How many times have you clicked on a blog post or article that sounds like it will be interesting and helpful…only to bounce from the page within seconds?
In our age of chock-a-block content and itty bitty attention spans, keeping your reader’s attention can seem like a Sisyphean feat. A fabulous headline is a great start but it isn’t enough to keep readers interested in an entire blog post or page of copy. You’ve got to earn their interest again and again, paragraph by paragraph, line by line.
Oh, is that all? If it sounds daunting, don’t stress. There are some simple tweaks you can make to turn any page of writing from dull and dreary to crisp and compelling.
Ditch commitment-phobic messaging
You know that business adage that if you try to sell to everyone, won’t sell to anyone? It’s also true when it comes to the message you share in your copy: if you try to say everything you could possibly say, you’ll end up saying nothing.
I have big empathy for the business owner with a lot to say. But if you want a message that will ring out loud and clear, you’ll have to make some hard decisions about what to emphasize and what to downplay or leave out entirely.
Ask yourself: What message really strikes at the heart of what I do and why I do it?
What am I really trying to say here?
What other messages might be creating interference and distracting my reader?
Specificity is power.
Vague copy will almost always lose your reader. It can be super confusing, but that’s only part of the problem. Fuzzy, generic copy also makes it very hard—if not impossible—for you to make your reader feel something, which is pretty damn important if you’re trying to inspire or persuade.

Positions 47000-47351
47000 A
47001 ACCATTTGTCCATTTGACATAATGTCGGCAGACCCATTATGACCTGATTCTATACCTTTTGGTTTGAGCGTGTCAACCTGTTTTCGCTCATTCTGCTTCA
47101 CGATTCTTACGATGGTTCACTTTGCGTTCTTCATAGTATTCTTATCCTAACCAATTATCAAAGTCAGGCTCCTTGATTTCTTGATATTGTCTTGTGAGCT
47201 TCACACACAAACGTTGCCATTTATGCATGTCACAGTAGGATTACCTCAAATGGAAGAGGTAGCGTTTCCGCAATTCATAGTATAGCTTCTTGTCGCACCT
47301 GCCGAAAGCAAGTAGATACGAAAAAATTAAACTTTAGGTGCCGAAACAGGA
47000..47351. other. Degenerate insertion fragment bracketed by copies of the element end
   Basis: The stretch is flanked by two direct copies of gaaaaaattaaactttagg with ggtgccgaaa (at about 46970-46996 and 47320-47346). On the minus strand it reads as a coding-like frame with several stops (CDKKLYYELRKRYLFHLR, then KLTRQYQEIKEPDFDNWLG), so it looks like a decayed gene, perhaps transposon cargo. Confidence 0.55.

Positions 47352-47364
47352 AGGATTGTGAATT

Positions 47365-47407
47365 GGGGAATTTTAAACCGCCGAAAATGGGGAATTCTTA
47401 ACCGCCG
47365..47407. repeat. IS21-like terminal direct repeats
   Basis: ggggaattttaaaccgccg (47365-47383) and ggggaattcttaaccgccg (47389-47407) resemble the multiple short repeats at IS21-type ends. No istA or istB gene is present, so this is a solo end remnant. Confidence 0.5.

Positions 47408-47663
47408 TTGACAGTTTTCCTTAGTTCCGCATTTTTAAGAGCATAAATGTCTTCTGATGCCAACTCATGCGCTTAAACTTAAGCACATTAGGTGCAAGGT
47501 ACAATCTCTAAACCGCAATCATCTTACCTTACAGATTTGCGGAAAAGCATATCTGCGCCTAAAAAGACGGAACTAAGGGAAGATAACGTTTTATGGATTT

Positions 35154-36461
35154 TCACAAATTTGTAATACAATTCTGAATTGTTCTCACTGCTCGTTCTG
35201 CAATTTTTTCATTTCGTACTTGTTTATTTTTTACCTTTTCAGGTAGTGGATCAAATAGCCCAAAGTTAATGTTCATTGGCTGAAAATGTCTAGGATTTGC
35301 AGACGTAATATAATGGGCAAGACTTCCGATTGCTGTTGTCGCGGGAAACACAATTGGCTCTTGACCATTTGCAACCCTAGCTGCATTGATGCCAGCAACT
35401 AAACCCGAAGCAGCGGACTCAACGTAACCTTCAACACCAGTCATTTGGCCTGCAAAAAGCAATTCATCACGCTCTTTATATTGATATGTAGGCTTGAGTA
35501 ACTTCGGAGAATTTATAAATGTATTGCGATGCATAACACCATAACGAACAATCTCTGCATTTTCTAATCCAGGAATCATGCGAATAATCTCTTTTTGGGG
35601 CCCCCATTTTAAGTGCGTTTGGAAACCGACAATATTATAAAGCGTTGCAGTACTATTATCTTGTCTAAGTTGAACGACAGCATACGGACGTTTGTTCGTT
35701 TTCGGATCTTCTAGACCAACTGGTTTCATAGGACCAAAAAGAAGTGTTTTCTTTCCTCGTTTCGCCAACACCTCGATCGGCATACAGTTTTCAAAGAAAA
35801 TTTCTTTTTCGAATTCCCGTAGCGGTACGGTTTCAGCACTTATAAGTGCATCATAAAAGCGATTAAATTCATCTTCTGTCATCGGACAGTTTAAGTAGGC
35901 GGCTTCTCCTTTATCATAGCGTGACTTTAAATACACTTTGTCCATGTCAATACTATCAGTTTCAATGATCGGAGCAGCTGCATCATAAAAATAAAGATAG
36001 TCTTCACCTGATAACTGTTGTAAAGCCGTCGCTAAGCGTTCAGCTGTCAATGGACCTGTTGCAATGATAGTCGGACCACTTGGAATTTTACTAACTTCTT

Details bring your writing to life. I can I tell you I’m sitting here writing this in my living room: fine. But if I tell you I’m writing this at the coffee table after dinner, in jeans and slippers, with my cat sitting beside me on the window sill peering out at the night, you’ll have a much clearer picture of this moment. You might even get a little sense of who I am.
I often see business owners using vague language to describe what they do or what their clients are struggling with without adding the specific details they need to make it concrete. It’s an easy fix: you just have to dig a little deeper!
Instead of writing about “overwhelm,” for example, describe how it feels to work all day at a messy desk, so busy and stressed that you forget to eat lunch, and realizing at the end of the day that you haven’t even accomplished anything. Now that’s overwhelm.
Give your subheads some real work to do
If you want to make a single change that will instantly improve your writing’s readability, take a look at your subheads (you’re using them, right?).
Subheads ease your reader through your pages and posts, telling them what’s coming next and gently pulling their attention back when it starts to drift. As it will.
When you use subheads correctly, your writing becomes almost impossible not to read—even a scanner will get the gist of your message!